As explained earlier, the income from discontinued operations is included as a single line item in the GAAP results in the right hand column. For the non-GAAP view of continuing operations, we remove this income, so that you have the appropriate baseline moving forward into the third quarter. We are using this view of continuing operations for the remainder of our presentation.

Turning to slide 6; we summarize the total business performance on a continuing operations basis. You will observe the same performance dynamics as described earlier, but just slightly different numbers. Revenue shows an increase of 7.5%; adjusted gross profit margin in this view declined 40 basis points, driven by the lower Life Sciences margins, as I referenced earlier. The second quarter bubble in SG&A expense includes the incremental stock compensation in the first calendar quarter impact of payroll taxes. In total, the operating margin percentage held and operating income expanded to $5.8 million in the quarter.

Segment revenue performance on slide 7, shows the strength that the Product Solutions business drove, with $8.3 million of our $8.8 million growth. In total, we grew 8% sequentially and 15% year-over-year. We were pleased to see each element of our business showing growth this quarter on both comparisons.

On slide 8, we show the results for Brooks Product Solutions. Total revenue for the second quarter was $90 million, up 10% from the first quarter and a 14% year-over-year increase. We saw double digit growth in both the semi front end manufacturing and the industrial segment.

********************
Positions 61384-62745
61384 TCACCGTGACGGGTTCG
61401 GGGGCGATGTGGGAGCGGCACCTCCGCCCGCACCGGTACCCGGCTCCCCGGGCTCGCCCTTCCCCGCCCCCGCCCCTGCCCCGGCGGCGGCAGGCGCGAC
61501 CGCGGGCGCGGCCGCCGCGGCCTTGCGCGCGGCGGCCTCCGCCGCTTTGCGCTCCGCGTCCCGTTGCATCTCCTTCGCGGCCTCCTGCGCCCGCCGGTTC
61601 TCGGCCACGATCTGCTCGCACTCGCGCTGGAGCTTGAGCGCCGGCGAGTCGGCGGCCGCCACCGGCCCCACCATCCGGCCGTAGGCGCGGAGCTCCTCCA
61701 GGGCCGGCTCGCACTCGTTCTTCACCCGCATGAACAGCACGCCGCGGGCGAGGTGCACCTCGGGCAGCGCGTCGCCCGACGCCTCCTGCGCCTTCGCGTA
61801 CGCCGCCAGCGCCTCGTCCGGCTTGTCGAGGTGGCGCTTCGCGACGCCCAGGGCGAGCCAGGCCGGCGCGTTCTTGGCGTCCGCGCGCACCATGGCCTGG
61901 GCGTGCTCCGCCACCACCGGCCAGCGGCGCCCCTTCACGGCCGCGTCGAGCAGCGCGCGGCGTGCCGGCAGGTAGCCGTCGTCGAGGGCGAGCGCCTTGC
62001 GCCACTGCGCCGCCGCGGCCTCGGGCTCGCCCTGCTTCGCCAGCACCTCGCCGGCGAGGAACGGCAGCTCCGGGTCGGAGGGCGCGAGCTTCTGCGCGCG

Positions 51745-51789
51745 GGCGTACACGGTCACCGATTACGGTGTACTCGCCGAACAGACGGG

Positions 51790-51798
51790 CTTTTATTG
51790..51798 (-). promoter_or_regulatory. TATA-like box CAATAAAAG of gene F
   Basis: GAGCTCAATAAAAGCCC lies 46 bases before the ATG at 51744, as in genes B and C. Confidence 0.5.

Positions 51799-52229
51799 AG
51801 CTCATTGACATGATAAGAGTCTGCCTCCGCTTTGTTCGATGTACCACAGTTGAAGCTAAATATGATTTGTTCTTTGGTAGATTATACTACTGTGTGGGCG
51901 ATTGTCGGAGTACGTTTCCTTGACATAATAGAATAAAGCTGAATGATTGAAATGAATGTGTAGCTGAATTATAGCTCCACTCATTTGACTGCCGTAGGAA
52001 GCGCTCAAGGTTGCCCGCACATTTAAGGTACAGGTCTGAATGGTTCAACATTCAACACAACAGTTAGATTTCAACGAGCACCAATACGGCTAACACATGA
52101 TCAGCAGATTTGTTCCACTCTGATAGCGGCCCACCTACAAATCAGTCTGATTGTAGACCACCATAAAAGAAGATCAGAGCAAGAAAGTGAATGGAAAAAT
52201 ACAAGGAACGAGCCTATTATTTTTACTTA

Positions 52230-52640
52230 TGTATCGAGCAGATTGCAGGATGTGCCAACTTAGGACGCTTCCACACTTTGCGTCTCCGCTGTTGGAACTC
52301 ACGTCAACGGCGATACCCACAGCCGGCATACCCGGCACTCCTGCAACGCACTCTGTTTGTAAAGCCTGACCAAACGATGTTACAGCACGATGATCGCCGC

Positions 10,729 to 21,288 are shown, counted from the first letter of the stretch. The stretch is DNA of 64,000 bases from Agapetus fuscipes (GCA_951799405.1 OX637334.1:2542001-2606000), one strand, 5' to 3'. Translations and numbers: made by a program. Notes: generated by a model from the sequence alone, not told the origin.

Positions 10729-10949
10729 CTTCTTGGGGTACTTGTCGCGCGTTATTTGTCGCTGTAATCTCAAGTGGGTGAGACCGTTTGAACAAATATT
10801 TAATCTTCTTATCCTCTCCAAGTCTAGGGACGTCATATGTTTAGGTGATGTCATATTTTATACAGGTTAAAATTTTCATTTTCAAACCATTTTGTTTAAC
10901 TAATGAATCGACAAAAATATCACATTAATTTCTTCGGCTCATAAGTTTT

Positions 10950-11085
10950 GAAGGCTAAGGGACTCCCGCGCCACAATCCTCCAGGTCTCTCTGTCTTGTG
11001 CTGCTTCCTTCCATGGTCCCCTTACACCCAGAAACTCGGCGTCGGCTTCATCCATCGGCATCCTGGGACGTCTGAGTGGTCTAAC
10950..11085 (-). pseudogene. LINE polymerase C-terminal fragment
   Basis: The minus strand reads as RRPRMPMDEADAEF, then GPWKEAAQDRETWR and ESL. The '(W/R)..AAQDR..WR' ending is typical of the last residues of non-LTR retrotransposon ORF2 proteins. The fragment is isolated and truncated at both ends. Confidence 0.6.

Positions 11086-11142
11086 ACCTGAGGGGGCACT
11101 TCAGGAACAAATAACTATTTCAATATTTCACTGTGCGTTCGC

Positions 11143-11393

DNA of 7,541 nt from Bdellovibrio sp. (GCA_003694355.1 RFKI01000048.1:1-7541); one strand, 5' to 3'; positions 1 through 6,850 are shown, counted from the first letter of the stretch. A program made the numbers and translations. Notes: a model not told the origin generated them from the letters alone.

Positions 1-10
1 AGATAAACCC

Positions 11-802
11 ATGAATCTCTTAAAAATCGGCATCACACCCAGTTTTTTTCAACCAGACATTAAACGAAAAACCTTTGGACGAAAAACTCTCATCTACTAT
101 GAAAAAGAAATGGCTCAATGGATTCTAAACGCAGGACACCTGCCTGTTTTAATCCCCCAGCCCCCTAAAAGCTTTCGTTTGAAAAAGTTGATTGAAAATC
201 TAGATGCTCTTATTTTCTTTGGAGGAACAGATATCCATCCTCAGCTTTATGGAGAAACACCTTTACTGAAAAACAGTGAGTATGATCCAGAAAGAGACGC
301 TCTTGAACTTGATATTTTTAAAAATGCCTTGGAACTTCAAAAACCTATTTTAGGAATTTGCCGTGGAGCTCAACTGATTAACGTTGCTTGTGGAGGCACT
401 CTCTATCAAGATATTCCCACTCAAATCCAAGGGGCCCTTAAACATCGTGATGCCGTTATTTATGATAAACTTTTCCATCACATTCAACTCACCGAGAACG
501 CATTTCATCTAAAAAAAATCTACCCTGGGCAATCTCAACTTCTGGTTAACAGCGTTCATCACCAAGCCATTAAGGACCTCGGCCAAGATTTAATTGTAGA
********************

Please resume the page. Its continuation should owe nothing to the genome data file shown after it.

Gross profit margin was up in the March quarter, coming in at 36% compared to 35.5% in the first quarter. This is 410 basis points higher than the same quarter one year ago. Improvement in gross margins had come from lower cost materials and warranty and also higher absorption of fixed costs for the volumes.

On slide 9; revenue in our Brooks Global Services segment was up slightly compared to the prior quarter, coming in at $23.4 million. This is a 7% increase year-over-year, after absorbing the additional stock compensation of payroll taxes and operating expense, the segment reported operating profit of $2.4 million.

On slide 10; you can see the results from our Life Sciences segment. Revenue grew 3% sequentially to $12.6 million and we had a record quarter for new orders booked at $34 million. The win with the U.K. Biobank for $15 million was the largest in our history, and we believe it to be the largest in the history of the industry.

Consequently, we ended the quarter with $46 million of 12 month backlog. Adjusted gross profit margin came in at 40.6% compared to 47% during the first quarter. As shared in past calls, we expect Life Sciences gross margins to be in the range of between 40% to 45%, and are pleased with our performance this quarter.

Slide 11 shows GAAP net income for the second quarter of fiscal 2014 up $2 million or $0.03 per diluted share, excluding amortization of $1.6 million, restructuring of $0.5 million and acquisition costs, non-GAAP net income was $4.3 million or $0.06 earnings per diluted share.

Our cash position is shown on slide 12; adjusted EBITDA of $13.1 million and improved working capital of $16 million drove $27 million in operational cash flow. The drop in working capital was driven by advanced collections in our Life Sciences business. On a year-to-date basis, we have generated $36 million of operating cash flow and have increased our cash position by $19 million to finish the first half, with $192 million of cash, cash equivalents and marketable securities.

For clarity, this balance does not yet reflect proceeds from the sale of the Granville-Phillips for $87 million, nor the cash payment of approximately $37 million in the acquisition of DMS.

Slide 13 displays the balance sheet. You can see the assets held for sale of $28 million from the net assets of Granville-Phillips. This was primarily goodwill on inventory. We capitalized $8.5 million on property, plant and equipment, as we committed to exercise the purchase option as part of a lease renewal on our -- for a building here on our Chelmsford campus.

As noted in the cash flow, the deferred revenue balance of $33 million reflects the prepayments from Life Science customers, and drives the improved working capital. Cash flow was also supported with improved inventory turns of 3.5 compared to 3.3 in the first quarter.